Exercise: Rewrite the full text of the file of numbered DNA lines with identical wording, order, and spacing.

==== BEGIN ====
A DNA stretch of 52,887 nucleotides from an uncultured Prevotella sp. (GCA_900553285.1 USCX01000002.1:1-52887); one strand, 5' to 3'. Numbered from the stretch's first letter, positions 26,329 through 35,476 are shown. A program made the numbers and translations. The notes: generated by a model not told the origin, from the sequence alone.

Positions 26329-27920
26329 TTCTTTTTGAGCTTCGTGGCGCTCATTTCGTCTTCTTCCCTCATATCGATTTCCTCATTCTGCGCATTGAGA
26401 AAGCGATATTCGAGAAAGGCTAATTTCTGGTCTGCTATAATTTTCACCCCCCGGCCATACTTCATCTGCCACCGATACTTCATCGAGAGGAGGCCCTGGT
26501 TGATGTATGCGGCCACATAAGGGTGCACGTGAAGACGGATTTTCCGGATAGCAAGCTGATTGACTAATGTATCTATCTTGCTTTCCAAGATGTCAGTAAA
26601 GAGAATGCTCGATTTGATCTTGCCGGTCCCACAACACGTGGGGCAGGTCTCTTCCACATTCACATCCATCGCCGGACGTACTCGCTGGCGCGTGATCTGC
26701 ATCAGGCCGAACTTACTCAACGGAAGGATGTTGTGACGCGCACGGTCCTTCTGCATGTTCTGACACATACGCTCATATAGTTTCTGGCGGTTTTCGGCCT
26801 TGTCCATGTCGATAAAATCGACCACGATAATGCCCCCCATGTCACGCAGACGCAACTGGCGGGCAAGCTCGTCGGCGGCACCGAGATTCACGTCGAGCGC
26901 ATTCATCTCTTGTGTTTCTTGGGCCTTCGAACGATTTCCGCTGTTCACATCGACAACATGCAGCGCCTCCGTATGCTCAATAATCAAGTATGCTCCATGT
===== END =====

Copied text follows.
A DNA stretch of 52,887 nucleotides from an uncultured Prevotella sp. (GCA_900553285.1 USCX01000002.1:1-52887); one strand, 5' to 3'. Numbered from the stretch's first letter, positions 26,329 through 35,476 are shown. A program made the numbers and translations. The notes: generated by a model not told the origin, from the sequence alone.

Positions 26329-27920
26329 TTCTTTTTGAGCTTCGTGGCGCTCATTTCGTCTTCTTCCCTCATATCGATTTCCTCATTCTGCGCATTGAGA
26401 AAGCGATATTCGAGAAAGGCTAATTTCTGGTCTGCTATAATTTTCACCCCCCGGCCATACTTCATCTGCCACCGATACTTCATCGAGAGGAGGCCCTGGT
26501 TGATGTATGCGGCCACATAAGGGTGCACGTGAAGACGGATTTTCCGGATAGCAAGCTGATTGACTAATGTATCTATCTTGCTTTCCAAGATGTCAGTAAA
26601 GAGAATGCTCGATTTGATCTTGCCGGTCCCACAACACGTGGGGCAGGTCTCTTCCACATTCACATCCATCGCCGGACGTACTCGCTGGCGCGTGATCTGC
26701 ATCAGGCCGAACTTACTCAACGGAAGGATGTTGTGACGCGCACGGTCCTTCTGCATGTTCTGACACATACGCTCATATAGTTTCTGGCGGTTTTCGGCCT
26801 TGTCCATGTCGATAAAATCGACCACGATAATGCCCCCCATGTCACGCAGACGCAACTGGCGGGCAAGCTCGTCGGCGGCACCGAGATTCACGTCGAGCGC
26901 ATTCATCTCTTGTGTTTCTTGGGCCTTCGAACGATTTCCGCTGTTCACATCGACAACATGCAGCGCCTCCGTATGCTCAATAATCAAGTATGCTCCATGT